Abstract

The erbium yttrium aluminum garnet (Er:YAG) laser has been compared with the carbon dioxide (CO2) laser for surgical applications, specifically in the throat and ear. The Er:YAG lases at 2.94 µm; this wavelength is where water has its peak absorption (absorption coefficient = 12,700 cm−1). The CO2 lases at 10.6 µm (absorption coefficient = 780 cm−1). Both lasers were used with an articulated arm and a surgical microscope. The Er:YAG laser was also used with fluoride glass fibers and handheld probes. Since laser tissue interaction is a complicated process with many important variables, we have attempted to make a thorough and complete comparison of the two techniques. To this end, we measured the mass of tissue removed per joule of incident laser intensity. We measured thermal profiles for tissue adjacent to the ablation sites. Model calculations are compared to the measurements. We used histology to compare tongue and larynx lesions, both acute and after periods of recovery.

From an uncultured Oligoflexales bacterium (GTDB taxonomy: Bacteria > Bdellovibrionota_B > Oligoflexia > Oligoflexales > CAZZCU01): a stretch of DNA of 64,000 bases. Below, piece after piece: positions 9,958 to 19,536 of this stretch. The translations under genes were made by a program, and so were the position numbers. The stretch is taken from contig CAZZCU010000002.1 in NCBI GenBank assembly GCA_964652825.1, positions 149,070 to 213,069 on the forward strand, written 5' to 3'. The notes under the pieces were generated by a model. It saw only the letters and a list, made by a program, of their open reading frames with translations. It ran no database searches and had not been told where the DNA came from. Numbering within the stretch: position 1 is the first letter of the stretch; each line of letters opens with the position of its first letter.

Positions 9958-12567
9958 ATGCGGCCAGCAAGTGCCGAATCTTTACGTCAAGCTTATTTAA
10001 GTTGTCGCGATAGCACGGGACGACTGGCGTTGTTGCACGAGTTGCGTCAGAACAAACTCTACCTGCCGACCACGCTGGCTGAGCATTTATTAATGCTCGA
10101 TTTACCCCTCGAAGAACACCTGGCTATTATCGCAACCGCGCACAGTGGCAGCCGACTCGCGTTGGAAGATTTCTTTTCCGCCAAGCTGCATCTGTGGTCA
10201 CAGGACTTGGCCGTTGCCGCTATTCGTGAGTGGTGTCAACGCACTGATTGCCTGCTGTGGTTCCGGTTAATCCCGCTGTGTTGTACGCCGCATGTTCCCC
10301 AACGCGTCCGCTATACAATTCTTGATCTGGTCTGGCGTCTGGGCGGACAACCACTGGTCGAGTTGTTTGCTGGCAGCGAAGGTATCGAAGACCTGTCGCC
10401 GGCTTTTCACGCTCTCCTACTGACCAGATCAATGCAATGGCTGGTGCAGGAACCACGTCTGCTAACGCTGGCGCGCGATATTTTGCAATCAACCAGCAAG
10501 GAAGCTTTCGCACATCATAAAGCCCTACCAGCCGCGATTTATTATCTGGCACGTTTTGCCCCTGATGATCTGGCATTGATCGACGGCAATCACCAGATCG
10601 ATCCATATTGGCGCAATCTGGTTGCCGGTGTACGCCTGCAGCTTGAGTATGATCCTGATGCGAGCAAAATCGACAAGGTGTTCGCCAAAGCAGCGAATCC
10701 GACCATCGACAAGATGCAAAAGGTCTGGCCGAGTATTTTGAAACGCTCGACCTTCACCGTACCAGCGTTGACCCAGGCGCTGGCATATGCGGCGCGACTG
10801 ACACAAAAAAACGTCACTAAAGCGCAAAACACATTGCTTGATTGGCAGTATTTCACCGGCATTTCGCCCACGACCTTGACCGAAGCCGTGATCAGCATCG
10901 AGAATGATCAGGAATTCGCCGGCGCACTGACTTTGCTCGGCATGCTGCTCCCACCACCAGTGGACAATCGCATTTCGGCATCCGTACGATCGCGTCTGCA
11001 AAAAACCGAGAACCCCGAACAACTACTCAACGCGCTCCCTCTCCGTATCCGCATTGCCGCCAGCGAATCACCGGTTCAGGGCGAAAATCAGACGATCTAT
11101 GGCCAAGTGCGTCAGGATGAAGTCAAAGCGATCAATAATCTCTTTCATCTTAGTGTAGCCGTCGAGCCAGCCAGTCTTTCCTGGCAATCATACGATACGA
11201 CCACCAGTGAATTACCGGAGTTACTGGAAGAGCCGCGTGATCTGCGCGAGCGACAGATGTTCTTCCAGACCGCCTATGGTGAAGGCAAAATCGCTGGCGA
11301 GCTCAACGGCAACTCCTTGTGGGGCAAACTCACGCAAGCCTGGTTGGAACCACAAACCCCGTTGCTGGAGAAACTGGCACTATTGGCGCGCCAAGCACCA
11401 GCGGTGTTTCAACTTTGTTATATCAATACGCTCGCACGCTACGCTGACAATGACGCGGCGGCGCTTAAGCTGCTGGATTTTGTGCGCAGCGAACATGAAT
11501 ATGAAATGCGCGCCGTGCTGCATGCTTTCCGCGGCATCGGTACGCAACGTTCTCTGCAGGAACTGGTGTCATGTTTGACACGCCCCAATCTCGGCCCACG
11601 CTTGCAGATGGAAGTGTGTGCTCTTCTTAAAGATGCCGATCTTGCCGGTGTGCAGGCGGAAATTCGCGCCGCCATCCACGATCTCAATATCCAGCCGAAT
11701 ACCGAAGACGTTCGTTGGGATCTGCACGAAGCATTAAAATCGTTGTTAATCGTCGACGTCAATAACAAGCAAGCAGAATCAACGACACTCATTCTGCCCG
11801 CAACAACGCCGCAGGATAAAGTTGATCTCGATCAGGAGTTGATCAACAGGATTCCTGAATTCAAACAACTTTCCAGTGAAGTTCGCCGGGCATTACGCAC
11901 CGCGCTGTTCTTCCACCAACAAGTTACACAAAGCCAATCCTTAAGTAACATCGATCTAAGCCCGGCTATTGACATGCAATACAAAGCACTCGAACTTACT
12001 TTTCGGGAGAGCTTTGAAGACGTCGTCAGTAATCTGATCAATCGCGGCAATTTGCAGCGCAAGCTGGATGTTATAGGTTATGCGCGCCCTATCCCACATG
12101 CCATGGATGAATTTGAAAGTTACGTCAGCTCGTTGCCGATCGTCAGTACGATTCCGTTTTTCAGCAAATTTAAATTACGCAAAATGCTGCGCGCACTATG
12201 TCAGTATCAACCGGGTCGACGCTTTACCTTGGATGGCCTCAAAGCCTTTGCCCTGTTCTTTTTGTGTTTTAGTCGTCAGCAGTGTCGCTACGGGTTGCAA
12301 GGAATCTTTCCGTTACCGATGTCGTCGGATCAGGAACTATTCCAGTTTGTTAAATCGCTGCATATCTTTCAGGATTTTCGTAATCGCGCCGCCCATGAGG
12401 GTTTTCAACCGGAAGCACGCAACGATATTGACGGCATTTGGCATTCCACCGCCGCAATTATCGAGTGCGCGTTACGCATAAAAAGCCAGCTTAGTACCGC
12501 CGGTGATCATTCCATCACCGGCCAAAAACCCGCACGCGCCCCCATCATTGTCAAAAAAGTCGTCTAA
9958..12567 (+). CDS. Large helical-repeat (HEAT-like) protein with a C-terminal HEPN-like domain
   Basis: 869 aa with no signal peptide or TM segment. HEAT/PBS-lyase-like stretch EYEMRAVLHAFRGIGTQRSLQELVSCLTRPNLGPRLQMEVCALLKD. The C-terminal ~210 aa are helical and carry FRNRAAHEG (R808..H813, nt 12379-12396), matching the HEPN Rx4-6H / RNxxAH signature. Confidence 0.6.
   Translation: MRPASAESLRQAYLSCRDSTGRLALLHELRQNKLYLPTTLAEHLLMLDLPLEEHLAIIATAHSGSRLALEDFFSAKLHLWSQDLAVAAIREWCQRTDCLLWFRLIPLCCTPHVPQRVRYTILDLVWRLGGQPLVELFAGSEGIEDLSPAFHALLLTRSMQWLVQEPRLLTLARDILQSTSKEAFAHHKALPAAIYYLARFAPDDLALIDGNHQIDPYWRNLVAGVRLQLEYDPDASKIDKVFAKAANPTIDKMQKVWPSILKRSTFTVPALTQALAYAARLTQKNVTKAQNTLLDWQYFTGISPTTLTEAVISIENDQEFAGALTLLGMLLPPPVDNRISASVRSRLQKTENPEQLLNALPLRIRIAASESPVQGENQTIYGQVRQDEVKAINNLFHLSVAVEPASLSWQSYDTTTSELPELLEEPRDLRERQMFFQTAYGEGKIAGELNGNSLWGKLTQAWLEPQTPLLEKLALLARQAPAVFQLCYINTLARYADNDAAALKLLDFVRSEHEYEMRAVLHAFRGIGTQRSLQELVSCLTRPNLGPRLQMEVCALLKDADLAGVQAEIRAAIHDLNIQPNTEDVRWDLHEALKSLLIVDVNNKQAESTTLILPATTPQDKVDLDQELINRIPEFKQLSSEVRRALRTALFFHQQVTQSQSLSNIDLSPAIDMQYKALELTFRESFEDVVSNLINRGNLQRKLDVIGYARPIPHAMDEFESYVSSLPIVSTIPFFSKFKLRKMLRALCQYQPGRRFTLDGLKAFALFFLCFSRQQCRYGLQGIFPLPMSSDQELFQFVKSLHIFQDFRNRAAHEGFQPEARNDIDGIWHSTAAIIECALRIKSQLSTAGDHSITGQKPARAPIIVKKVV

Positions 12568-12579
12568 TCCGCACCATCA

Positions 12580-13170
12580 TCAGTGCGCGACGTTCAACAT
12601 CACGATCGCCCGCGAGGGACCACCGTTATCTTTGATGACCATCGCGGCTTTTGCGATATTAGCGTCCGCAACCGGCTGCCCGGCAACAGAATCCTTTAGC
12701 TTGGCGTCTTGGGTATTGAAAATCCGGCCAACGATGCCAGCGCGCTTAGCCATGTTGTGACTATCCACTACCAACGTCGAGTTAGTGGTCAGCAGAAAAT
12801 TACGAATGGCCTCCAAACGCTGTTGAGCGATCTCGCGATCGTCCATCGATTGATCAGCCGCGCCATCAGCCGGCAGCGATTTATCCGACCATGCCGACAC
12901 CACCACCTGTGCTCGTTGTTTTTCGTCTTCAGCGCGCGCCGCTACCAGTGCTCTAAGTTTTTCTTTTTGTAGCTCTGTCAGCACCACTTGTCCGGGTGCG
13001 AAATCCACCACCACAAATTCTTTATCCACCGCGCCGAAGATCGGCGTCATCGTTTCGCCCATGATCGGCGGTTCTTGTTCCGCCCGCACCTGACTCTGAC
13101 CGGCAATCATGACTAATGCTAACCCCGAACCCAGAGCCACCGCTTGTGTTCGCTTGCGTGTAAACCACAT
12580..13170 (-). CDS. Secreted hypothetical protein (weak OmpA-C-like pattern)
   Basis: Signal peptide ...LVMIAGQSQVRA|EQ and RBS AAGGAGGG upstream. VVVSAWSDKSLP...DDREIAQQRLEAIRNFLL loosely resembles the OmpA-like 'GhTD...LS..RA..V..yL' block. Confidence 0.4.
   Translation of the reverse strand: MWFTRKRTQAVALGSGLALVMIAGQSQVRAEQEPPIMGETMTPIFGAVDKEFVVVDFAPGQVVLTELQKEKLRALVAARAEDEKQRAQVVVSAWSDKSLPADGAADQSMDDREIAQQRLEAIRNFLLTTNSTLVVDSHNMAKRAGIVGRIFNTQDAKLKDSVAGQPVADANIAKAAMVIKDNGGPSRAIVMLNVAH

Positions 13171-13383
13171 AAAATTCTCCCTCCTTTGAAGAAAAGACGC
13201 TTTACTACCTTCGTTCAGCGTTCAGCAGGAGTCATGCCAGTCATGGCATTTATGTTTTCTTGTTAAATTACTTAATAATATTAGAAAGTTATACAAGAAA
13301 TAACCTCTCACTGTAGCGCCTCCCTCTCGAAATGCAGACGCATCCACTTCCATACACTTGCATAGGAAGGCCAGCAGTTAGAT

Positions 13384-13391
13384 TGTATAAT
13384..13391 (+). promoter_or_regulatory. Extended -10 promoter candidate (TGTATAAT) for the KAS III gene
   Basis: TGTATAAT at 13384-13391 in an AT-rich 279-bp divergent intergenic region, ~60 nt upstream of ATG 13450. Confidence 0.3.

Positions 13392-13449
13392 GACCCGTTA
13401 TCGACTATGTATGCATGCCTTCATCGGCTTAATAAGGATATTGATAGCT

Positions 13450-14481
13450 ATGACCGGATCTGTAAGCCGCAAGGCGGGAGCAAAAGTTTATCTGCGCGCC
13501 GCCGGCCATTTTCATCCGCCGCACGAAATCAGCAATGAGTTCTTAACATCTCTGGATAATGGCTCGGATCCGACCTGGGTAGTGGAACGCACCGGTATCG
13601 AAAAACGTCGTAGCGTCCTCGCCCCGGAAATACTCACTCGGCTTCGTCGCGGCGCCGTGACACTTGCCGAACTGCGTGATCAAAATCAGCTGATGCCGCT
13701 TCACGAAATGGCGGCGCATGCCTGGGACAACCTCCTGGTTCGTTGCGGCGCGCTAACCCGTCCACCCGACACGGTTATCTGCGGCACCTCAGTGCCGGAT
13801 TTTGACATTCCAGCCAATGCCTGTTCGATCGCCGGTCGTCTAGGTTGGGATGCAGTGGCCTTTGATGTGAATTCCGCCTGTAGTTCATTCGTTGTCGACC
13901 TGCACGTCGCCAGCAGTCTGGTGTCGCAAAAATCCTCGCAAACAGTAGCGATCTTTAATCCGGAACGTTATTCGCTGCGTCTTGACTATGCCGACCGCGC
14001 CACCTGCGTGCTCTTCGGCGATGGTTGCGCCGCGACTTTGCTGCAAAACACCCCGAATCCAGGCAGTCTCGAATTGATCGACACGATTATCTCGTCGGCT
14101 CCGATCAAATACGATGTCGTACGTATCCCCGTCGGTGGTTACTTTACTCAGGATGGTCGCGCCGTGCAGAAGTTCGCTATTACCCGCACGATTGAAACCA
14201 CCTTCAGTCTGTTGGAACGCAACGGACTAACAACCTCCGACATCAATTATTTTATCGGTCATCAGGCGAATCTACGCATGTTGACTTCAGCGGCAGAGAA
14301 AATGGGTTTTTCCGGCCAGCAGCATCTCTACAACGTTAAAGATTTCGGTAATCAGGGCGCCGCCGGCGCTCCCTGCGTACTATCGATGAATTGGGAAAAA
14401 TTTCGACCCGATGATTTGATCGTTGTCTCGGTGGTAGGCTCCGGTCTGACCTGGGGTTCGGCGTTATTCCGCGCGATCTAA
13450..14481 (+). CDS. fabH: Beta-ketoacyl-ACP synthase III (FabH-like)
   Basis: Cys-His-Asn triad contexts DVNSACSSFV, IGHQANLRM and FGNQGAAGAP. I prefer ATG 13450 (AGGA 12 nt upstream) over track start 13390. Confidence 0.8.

© 1990 Optical Society of America

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